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The Indian-developed Astra MkII, a Beyond Visual Range Air-to-Air Missile (BVRAAM), is nearing its final hurdle before user trials, according to internal sources at DRDO. This indigenous missile is poised to become the mainstay of the Indian Air Force’s (IAF) BVRAAM arsenal.

The Astra MkII has undergone a rigorous testing process, including captive trials, separation trials, unguided dual-pulse motor trials for various ranges, and seeker trials. These tests have validated the missile’s core functionalities, paving the way for full-scale testing against target drones.

The upcoming user trials represent a critical stage in the Astra MkII’s development. Success here will lead to integration with various IAF fighter jets, including the Tejas MkIA, MkII, Su-30MKI, Rafale, and the upcoming AMCA.

The Astra MkII falls under the AIM-120D Advanced Medium Range Air-to-Air Missile (AMRAAM) class. This signifies its capability to engage enemy aircraft at extended ranges – potentially exceeding 160 kilometers against fighter-sized targets when launched from high altitudes. This extended range places the Astra MkII at par with some of the world’s most advanced BVRAAMs.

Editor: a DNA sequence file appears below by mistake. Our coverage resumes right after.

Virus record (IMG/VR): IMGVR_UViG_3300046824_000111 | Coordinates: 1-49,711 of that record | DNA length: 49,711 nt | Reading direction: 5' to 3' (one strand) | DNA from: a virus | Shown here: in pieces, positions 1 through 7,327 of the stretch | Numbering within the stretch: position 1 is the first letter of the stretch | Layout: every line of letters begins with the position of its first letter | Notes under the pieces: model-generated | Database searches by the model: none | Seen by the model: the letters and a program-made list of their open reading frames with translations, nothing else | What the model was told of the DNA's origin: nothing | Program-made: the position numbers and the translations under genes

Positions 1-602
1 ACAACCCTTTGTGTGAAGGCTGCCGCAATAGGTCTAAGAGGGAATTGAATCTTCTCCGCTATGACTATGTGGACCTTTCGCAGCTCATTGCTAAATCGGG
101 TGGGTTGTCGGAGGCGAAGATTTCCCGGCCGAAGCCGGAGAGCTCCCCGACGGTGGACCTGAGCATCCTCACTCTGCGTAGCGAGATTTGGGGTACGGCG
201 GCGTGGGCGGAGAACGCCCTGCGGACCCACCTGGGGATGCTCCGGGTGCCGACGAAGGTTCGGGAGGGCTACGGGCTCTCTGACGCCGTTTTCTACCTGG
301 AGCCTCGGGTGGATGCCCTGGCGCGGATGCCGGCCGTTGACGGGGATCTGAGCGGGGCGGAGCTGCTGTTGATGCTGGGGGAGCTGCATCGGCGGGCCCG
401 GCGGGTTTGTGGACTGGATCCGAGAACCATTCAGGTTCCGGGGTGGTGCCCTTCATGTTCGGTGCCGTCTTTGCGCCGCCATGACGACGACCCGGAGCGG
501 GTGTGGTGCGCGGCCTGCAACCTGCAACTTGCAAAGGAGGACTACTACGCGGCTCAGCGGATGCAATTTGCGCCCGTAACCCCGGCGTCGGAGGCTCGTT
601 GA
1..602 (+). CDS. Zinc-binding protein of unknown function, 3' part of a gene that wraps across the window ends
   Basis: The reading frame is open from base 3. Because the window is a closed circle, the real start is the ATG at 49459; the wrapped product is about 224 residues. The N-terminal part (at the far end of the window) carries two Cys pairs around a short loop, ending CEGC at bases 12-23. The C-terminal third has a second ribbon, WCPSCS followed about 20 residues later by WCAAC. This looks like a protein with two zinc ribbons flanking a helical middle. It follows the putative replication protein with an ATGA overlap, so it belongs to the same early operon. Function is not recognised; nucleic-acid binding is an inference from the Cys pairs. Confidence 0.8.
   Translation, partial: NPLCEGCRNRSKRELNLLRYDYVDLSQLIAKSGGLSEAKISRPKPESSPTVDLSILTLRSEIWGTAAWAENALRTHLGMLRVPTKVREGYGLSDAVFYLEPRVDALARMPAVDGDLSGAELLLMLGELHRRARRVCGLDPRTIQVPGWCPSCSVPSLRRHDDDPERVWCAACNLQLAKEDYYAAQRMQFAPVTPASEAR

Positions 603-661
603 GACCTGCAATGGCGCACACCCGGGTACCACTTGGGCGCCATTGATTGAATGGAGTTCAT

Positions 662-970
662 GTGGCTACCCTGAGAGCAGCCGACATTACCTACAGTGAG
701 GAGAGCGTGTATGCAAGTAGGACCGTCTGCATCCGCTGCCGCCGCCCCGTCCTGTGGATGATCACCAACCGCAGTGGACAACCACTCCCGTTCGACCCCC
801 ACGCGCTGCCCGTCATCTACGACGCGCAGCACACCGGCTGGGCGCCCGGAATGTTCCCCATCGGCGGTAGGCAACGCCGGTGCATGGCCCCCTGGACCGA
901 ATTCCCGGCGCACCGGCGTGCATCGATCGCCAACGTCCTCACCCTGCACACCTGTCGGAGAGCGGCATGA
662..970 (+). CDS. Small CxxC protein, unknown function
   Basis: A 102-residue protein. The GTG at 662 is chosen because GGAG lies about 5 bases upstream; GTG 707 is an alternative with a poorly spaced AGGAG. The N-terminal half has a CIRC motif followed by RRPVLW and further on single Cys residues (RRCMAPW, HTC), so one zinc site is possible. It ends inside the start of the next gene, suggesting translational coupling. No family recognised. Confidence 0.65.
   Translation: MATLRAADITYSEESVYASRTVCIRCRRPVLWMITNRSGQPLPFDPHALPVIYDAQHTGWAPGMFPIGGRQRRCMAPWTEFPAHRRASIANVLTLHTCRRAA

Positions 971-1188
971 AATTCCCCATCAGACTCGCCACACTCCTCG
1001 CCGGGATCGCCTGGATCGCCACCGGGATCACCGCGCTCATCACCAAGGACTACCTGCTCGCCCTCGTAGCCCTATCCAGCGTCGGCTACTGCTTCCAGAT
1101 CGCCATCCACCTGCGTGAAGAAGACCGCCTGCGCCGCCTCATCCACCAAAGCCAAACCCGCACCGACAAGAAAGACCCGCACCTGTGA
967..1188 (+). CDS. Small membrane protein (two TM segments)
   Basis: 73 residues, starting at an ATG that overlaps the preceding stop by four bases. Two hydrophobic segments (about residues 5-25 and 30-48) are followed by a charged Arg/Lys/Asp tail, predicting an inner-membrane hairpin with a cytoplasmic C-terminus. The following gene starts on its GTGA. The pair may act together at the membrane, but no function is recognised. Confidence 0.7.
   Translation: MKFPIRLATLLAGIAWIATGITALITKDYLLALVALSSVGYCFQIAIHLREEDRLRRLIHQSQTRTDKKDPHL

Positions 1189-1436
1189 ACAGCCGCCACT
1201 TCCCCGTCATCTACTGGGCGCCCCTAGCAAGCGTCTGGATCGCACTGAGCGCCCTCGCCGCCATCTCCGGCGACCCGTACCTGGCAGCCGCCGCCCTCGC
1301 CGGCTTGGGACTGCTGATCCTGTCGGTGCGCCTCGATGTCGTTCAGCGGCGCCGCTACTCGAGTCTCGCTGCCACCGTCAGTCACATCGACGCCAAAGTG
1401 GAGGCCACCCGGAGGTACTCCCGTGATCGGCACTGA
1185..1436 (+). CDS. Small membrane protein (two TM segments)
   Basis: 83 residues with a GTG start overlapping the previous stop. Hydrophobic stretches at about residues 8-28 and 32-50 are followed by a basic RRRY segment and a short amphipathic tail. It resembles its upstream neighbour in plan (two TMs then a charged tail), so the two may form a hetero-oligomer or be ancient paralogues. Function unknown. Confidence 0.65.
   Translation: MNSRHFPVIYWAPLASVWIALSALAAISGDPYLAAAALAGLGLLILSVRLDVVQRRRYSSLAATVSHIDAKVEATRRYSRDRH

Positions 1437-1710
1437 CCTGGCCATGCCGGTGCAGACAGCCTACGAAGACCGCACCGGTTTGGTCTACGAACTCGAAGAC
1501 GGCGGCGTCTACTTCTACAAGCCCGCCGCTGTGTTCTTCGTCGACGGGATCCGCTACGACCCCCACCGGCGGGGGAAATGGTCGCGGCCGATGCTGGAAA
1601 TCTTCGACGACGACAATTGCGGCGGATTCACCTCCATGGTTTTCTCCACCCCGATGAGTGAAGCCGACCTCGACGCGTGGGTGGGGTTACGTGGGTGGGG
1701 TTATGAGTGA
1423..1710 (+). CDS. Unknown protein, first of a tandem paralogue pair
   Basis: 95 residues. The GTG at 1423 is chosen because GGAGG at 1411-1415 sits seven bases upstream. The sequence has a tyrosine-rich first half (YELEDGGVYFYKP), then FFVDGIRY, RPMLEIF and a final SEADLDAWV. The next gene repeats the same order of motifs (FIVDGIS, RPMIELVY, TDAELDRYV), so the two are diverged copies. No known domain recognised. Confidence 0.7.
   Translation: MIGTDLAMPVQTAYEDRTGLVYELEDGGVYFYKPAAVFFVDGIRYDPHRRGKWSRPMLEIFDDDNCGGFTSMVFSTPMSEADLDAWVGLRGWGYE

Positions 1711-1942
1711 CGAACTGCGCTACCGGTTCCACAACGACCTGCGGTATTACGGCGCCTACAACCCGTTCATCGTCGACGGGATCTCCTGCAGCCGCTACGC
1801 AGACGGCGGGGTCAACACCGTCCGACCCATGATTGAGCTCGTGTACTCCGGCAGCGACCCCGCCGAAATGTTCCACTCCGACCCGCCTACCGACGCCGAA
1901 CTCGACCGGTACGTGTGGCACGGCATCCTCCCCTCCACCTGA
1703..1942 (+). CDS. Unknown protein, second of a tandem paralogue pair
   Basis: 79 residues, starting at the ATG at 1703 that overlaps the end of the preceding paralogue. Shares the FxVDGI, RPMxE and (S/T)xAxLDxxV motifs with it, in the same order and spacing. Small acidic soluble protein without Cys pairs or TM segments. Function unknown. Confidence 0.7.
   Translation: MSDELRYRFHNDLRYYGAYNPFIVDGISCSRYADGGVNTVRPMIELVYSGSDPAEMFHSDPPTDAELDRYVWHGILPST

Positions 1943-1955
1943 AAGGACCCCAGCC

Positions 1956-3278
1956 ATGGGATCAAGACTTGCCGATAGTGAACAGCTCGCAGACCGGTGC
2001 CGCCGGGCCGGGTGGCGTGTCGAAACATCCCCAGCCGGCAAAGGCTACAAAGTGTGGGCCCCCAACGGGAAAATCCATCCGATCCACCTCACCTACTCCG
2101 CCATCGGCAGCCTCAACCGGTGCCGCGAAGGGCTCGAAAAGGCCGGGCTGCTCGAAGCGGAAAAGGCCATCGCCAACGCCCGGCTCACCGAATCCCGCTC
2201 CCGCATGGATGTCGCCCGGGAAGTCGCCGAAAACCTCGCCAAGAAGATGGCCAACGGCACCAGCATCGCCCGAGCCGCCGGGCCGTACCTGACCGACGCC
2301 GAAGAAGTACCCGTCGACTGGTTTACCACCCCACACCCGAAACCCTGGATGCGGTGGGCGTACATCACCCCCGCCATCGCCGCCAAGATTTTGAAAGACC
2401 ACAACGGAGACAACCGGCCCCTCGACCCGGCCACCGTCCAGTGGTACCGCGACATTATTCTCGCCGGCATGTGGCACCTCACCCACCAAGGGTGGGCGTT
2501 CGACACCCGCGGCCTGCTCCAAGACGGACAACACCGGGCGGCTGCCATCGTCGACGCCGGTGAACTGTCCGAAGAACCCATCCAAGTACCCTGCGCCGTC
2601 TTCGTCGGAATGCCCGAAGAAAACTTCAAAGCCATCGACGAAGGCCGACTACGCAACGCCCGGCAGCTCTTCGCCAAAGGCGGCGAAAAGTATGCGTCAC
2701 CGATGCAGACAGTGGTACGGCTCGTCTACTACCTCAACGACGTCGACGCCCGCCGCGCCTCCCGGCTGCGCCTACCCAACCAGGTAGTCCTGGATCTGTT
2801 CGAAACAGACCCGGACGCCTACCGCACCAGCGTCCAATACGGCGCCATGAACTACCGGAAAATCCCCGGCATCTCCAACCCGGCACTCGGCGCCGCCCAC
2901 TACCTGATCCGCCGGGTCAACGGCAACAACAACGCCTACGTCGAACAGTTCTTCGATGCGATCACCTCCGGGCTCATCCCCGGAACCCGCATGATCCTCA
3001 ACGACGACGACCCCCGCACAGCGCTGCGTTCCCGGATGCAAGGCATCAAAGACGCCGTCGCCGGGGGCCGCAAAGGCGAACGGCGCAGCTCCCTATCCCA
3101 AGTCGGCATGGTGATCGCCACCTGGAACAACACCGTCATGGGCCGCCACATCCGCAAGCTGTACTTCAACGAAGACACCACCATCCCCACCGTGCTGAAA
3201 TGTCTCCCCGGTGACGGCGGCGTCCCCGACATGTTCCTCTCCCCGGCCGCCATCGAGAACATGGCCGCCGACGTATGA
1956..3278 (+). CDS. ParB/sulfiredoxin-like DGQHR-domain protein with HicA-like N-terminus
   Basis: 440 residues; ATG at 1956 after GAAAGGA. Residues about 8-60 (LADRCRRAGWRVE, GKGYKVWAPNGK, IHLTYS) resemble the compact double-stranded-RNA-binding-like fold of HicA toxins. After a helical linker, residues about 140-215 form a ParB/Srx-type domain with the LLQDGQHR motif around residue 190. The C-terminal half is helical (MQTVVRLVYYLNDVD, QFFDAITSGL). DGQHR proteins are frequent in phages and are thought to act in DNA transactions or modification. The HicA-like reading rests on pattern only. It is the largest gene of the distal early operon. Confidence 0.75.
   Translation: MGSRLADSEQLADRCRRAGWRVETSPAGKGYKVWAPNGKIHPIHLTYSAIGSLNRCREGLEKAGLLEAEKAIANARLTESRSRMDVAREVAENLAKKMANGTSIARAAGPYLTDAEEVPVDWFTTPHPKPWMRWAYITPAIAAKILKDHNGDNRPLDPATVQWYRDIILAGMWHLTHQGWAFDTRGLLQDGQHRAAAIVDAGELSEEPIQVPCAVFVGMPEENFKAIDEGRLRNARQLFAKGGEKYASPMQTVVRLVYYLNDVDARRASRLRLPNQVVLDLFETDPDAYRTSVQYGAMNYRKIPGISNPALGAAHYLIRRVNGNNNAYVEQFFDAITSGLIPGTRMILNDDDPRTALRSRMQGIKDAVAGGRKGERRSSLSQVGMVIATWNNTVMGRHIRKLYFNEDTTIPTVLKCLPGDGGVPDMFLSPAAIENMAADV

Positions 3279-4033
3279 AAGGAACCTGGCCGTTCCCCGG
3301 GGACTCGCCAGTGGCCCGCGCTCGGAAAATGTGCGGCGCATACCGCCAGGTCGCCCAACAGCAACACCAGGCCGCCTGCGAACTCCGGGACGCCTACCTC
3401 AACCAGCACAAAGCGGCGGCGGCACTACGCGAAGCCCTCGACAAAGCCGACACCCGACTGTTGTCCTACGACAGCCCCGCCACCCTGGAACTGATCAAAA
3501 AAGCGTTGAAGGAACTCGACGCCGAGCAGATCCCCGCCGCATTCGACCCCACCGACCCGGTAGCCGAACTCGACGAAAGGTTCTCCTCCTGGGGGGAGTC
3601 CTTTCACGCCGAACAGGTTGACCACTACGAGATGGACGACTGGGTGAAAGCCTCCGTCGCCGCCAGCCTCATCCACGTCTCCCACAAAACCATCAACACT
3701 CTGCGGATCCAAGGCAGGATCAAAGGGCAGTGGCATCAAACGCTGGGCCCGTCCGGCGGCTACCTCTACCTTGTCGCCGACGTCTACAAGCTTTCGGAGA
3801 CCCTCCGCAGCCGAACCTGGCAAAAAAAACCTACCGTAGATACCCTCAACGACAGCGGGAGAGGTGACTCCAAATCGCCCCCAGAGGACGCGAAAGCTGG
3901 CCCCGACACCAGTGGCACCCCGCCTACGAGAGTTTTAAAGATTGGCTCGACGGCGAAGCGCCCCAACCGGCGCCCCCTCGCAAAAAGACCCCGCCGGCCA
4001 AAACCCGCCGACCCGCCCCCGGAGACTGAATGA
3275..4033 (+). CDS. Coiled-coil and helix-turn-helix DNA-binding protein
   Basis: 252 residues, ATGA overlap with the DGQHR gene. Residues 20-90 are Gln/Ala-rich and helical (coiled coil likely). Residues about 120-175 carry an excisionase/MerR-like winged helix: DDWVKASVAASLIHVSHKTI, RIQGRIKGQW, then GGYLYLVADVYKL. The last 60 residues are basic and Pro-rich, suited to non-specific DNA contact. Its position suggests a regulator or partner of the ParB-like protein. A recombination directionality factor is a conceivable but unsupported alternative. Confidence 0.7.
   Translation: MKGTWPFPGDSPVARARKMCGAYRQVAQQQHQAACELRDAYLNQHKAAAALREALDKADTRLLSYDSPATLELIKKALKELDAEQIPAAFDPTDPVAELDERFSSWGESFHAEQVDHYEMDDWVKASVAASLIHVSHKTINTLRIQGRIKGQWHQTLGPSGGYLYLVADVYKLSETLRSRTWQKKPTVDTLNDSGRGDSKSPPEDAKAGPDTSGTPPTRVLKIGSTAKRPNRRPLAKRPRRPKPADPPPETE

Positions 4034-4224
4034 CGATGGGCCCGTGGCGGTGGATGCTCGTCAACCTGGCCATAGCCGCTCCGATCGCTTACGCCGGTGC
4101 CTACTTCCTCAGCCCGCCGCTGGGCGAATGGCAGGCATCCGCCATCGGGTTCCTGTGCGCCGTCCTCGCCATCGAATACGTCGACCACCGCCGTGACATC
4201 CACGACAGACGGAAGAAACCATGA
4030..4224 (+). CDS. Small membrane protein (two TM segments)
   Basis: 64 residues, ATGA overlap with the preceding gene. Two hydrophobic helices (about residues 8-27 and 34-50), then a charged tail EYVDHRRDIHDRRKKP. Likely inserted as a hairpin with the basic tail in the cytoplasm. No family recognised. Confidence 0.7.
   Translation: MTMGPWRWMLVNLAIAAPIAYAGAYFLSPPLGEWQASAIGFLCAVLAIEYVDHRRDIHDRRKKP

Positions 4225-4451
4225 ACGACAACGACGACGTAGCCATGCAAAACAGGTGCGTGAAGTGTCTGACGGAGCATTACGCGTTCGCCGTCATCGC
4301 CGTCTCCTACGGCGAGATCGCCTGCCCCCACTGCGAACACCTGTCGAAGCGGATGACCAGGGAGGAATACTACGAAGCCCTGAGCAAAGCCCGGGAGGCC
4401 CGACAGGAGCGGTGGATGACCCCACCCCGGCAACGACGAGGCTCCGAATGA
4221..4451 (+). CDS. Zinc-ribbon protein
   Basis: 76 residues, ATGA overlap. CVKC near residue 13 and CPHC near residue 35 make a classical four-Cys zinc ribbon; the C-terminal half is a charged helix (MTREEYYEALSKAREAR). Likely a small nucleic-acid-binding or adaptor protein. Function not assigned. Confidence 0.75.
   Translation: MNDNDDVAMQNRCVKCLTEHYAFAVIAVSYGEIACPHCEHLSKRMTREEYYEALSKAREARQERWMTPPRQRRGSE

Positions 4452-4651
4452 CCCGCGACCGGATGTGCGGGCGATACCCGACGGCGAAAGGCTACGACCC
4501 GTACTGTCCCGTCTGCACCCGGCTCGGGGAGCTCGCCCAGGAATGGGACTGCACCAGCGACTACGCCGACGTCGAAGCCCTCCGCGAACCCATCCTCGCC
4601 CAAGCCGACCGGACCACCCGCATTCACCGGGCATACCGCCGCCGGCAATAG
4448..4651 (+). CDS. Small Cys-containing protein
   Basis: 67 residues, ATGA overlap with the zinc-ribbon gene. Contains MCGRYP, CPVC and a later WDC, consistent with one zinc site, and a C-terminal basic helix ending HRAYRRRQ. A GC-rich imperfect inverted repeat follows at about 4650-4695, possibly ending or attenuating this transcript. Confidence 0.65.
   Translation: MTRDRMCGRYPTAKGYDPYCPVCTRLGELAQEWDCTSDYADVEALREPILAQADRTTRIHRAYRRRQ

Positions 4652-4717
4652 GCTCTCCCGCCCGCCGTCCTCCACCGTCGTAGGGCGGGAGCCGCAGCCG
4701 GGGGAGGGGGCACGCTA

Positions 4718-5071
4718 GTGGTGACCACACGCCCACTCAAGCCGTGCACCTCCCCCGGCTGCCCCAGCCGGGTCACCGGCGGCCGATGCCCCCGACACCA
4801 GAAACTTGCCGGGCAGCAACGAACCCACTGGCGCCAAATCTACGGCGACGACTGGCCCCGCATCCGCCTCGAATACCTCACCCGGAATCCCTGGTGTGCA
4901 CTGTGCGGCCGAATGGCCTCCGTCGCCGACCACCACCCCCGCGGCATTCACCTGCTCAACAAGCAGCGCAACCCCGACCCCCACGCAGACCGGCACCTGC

The Astra MkII’s induction into the IAF’s arsenal will be a significant leap forward for India’s air defense capabilities. This indigenous missile offers a cost-effective and strategically important alternative to relying solely on foreign-sourced weaponry. Furthermore, its integration with a variety of fighter jets enhances flexibility and operational effectiveness.

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